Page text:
Commercial building is at a high point in Phoenix, and it has never been more exciting or challenging to be in the industry. Federally imposed tariffs — some as high as 25 percent — are making waves in commercial real estate, but it is just one of many contributing factors to the rise in construction costs. And the American Transportation Research Institute reported a driver shortage for the first time in more than a decade in 2017. This factors — along with tariffs on Canadian wood, domestic forest fires, and Hurricane Irma decommissioning a few U.S. sawmills — are responsible for driving up prices.
While rising materials costs may lead to a spike in bid prices industrywide, the following practices can help contractors keep overhead low:
Evaluate possible structural material changes. Early involvement in the design process allows contractors to quickly analyze how steel, concrete tilt, masonry or wood-frame structures affect a project’s cost and schedule. Instead of looking strictly at raw prices of commodities, it’s wise to consider structural integrity, schedule, aesthetics and long-term cost of ownership — and to bring all materials to the table before proceeding.
Cast a wide net for bidding contracts. Commercial real estate is seeing a lot of project backlog. Higher prices are also driven by a limited and underqualified labor force. To be most competitive in this marketplace, companies need to keep a deep bench of qualified subcontractor partners. Finding the right subcontractor partner for a project sometimes means looking outside of Phoenix; forming partnerships in other major cities provides great supplements.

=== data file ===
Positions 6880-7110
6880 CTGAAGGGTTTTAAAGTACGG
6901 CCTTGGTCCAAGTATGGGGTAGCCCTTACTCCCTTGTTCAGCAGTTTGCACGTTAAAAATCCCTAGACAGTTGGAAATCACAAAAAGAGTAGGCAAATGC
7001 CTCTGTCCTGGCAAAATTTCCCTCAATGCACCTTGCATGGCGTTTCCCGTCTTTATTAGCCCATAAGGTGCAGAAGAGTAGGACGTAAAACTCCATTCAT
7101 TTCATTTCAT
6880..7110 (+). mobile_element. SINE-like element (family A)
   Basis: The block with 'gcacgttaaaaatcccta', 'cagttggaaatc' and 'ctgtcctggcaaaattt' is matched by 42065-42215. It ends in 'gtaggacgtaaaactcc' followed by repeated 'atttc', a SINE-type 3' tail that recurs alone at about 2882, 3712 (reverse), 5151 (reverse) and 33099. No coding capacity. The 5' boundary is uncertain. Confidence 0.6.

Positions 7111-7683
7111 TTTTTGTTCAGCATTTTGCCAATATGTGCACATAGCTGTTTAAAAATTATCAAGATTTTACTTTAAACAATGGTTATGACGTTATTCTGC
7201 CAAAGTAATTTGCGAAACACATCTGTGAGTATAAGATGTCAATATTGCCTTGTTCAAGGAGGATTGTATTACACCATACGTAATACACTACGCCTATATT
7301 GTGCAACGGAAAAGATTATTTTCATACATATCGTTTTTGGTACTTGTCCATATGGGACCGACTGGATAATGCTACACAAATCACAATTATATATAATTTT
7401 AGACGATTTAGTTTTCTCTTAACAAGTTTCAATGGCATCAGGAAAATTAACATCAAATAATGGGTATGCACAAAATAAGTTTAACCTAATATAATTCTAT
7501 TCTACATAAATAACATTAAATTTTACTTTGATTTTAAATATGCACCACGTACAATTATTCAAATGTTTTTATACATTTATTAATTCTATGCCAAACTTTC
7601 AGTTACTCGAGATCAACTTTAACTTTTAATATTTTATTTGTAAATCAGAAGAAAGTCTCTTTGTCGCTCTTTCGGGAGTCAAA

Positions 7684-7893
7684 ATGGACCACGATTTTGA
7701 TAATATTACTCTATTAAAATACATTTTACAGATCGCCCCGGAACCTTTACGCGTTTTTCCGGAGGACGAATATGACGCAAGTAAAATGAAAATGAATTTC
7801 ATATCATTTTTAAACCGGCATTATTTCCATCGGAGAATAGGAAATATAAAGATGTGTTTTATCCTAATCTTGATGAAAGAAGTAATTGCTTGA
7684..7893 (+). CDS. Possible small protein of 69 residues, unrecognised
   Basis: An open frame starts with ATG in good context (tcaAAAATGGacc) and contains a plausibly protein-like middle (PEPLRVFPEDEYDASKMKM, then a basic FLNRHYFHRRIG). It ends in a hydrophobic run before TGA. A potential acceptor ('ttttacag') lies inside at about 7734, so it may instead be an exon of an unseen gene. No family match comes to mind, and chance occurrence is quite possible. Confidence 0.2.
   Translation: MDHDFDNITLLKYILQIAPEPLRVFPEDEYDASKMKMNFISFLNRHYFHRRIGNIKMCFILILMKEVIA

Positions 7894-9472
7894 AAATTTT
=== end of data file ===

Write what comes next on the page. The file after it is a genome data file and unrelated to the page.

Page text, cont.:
Secure a lumber rate early on in the building process. We have seen 10-percent swings in material prices in 2018. The strategy in this volatile market is to negotiate to the right cost for everyone and lock it in immediately. With short expirations of quotes, longer projects mean vulnerability to price escalations. Striking as soon as the number is right will mitigate risks.
Prefab materials to eliminate unnecessary labor costs. Along with pursuing material options as cost-saving or value-added alternatives, contractors can look to labor efficiencies to offset rising costs. Increasing efficiency and reducing time on the job saves money. Some design lends itself well to panelized wall, prefab bathrooms, unitized glazing systems, shop-assembled plumbing, electrical and mechanical components.
The industry didn’t expect lumber prices to rise as high as they did from Q1 to Q2, but it remains the most affordable choice.
Chris Hundelt is a project executive at UEB, a general contractor with offices in Phoenix, Dallas and Seattle that specializes in healthcare, multifamily, institutional, hospitality and commercial projects.